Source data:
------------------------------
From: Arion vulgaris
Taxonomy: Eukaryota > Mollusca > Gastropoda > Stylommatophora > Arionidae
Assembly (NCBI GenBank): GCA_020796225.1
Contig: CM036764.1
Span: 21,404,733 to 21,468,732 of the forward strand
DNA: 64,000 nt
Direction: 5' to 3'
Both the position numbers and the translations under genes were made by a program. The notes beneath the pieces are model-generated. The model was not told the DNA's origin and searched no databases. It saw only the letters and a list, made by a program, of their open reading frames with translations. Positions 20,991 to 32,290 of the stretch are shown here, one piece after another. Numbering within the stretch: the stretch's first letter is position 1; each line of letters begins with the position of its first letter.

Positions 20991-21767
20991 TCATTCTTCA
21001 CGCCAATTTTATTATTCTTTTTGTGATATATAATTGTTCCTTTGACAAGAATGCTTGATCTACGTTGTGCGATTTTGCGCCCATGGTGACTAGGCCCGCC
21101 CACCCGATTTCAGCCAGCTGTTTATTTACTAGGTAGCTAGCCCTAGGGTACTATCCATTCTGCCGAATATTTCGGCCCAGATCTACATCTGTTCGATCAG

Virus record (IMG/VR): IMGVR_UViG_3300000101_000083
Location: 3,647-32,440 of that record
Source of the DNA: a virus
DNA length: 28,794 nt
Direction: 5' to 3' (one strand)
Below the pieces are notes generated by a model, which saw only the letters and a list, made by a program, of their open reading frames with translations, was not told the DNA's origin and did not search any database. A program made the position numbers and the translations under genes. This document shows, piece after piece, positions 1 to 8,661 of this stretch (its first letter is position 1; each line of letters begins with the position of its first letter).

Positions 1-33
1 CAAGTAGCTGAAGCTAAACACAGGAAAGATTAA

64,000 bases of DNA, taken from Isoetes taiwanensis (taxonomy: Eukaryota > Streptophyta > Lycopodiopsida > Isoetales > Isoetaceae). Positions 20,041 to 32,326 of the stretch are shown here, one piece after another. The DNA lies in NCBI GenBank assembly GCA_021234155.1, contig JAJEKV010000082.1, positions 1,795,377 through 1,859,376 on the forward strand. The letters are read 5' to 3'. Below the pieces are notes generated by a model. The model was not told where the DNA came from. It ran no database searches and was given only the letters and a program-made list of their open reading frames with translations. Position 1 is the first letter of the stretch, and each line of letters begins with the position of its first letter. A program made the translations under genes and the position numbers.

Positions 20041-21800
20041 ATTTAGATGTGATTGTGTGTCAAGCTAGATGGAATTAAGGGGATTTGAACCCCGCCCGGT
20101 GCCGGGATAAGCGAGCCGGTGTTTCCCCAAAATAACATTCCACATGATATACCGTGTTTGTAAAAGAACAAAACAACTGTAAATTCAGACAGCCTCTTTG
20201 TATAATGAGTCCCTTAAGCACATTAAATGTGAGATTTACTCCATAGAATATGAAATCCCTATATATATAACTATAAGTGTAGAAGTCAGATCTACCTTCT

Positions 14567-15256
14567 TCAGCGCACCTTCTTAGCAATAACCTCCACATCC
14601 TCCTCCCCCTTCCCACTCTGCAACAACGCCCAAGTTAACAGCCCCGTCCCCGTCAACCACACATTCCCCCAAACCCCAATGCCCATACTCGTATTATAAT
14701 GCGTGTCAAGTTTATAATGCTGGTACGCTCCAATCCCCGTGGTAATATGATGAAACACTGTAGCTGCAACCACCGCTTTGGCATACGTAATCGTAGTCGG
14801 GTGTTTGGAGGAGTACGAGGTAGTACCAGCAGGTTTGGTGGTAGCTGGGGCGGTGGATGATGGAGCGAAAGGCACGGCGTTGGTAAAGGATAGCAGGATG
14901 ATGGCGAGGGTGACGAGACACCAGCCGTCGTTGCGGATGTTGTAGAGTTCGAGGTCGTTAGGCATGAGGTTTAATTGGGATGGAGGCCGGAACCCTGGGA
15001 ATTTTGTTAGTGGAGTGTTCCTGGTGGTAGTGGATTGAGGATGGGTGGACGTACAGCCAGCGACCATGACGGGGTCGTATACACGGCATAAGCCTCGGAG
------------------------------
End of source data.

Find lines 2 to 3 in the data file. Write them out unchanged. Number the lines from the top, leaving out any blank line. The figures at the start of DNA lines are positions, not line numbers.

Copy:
Taxonomy: Eukaryota > Mollusca > Gastropoda > Stylommatophora > Arionidae
Assembly (NCBI GenBank): GCA_020796225.1